How can you accurately measure Display campaign ROI?

Edwin Dewez

Display campaigns are probably the most difficult of online channels to assess. The reason being that most of their impact resides with a user seeing and hopefully remembering an ad, rather than clicking on it. The industry average click through rate for display ads is 0.08%: of 10,000 banner views, only 8 will generate a click and a visit to the site (and some of these clicks are accidental but that’s another topic). 

There are typically 2 ways to measure the efficiency of your display banners: you either trust the provider that you use (Google Display Network, Double Click, Criteo, Quantcast…) or Google Analytics. Both are poor sources of information and here is why with a real life example from one of our clients. 

This Wizaly client in the travel vertical wanted to compare 2 different DSPs and put them to the test. In order to ensure a fair comparison, they split the US equal regions based on population, wealth, conversion rates and asked each DSP to target one of the 2 regions with an equal budget. The DSP with the best result was going to be kept as the retargeting provider of choice going forward. 

Geographic split for the test

Both providers used a 24 hour view-through window and a 30 day click-through window. In other words, they considered that a conversion meeting these view-through and click-through criteria was 100% attributable to them.

At the end of the test, the 2 vendors reported 1,583 and 1,645 conversions respectively. This seemed a huge number and a very positive outcome.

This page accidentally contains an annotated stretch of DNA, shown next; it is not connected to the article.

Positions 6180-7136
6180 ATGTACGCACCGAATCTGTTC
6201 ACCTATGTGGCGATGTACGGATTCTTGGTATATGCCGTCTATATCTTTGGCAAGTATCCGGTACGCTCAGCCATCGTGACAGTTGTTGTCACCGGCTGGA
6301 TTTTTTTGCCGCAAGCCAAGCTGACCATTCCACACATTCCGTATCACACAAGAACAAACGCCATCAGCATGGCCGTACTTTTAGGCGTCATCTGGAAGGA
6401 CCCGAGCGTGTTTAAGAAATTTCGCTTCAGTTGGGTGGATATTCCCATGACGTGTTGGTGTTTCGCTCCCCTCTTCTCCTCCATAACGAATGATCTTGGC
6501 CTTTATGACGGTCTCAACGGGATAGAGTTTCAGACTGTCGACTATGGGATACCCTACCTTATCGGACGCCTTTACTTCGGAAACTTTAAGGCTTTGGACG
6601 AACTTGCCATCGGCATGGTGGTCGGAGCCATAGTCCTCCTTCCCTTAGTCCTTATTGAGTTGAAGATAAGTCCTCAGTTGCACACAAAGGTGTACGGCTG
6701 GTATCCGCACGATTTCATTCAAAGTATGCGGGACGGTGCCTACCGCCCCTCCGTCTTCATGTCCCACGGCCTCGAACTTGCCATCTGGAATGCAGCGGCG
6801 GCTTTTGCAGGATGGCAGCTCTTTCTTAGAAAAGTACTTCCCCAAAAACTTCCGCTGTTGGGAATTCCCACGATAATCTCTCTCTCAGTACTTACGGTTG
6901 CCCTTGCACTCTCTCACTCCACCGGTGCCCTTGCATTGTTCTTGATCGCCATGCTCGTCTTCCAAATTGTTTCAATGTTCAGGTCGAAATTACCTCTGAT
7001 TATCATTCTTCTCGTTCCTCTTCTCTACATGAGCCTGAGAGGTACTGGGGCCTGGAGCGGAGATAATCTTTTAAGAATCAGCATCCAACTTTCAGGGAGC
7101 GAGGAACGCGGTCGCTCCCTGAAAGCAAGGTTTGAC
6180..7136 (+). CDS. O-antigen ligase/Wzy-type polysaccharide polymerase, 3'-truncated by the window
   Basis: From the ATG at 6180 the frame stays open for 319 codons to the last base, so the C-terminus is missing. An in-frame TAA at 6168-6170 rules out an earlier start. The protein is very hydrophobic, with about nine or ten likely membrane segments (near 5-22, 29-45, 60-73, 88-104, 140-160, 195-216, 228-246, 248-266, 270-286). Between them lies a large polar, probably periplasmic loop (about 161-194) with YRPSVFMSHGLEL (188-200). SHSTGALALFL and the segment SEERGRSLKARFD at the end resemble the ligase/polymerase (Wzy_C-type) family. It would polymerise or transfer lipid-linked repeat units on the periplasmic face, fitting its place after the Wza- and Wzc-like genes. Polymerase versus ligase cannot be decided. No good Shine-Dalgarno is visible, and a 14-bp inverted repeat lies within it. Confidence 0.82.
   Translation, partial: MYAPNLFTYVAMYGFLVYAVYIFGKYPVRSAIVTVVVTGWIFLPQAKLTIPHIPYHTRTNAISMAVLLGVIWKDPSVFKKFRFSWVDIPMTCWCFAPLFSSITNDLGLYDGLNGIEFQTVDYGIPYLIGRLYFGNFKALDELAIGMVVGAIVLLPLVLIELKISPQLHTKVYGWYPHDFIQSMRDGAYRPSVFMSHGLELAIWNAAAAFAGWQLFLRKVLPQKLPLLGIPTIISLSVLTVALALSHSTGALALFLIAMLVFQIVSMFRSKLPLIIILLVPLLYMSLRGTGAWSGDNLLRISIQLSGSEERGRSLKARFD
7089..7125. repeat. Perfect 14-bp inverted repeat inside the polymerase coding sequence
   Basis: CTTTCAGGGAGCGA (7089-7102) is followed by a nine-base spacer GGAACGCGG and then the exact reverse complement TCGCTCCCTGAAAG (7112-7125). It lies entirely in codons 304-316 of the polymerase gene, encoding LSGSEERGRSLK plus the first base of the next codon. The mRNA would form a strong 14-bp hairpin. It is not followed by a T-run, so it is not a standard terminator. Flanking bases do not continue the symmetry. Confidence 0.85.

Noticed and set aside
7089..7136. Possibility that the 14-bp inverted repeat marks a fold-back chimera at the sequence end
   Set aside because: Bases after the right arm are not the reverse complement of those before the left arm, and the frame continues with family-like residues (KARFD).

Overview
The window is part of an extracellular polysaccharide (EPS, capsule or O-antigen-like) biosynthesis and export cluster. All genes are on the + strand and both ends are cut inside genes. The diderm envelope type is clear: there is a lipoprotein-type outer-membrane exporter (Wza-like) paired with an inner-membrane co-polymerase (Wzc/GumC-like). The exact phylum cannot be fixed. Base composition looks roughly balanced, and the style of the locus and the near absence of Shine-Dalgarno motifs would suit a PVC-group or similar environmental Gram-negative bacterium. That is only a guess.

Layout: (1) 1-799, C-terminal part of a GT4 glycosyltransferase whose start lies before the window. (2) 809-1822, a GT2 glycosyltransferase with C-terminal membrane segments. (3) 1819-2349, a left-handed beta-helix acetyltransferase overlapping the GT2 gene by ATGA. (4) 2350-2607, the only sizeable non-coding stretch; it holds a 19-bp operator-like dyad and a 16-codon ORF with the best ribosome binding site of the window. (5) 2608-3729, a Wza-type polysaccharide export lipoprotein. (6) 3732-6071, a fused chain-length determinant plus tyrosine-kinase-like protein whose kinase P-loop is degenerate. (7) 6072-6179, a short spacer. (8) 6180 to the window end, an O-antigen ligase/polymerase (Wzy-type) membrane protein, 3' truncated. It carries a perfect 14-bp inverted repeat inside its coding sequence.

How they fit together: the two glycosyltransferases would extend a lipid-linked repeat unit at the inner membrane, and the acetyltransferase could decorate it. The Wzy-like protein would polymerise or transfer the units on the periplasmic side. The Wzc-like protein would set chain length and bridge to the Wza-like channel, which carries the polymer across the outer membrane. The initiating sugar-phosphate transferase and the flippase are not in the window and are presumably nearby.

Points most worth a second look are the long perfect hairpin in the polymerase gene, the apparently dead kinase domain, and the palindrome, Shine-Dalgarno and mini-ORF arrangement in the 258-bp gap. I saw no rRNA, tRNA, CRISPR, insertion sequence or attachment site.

When looking at Google Analytics, the results were unsurprisingly very poor: 4 and 5 conversions respectively. This is easily understandable: Google Analytics does not record the view-through impact and measures a channel success on a last click (non direct) basis. In other words, for a sale to be attributed to one of the 2 vendors, someone would have had to click on the ad and purchased from the site immediately.

Wizaly gave them a very contrasted picture: our software deduplicated the vendor’s results and weighted their credit by taking a number of signals into account:

  • Real viewability (we counted a view only when 50% of the ad was displayed on the user’s screen resolution for at least a second according to IAB standards)
  • Engagement metrics of the person visiting the site after having seen an add (how many pages did the user see / how long did they stay on the site?)
  • The real added value of having one of the vendors in a user journey (did it make a statistically significant difference when one of the vendors’ ads was present in the user path within the relevant view-through window?)


The result? One of the vendors was credited with 148 conversions while the other one only got 34. In terms of revenue, it represented half a million $ over the test period alone. By trusting the individual vendors or Google Analytics, this contrast could not have been identified and a $10m yearly opportunity could have been missed.

DSP performance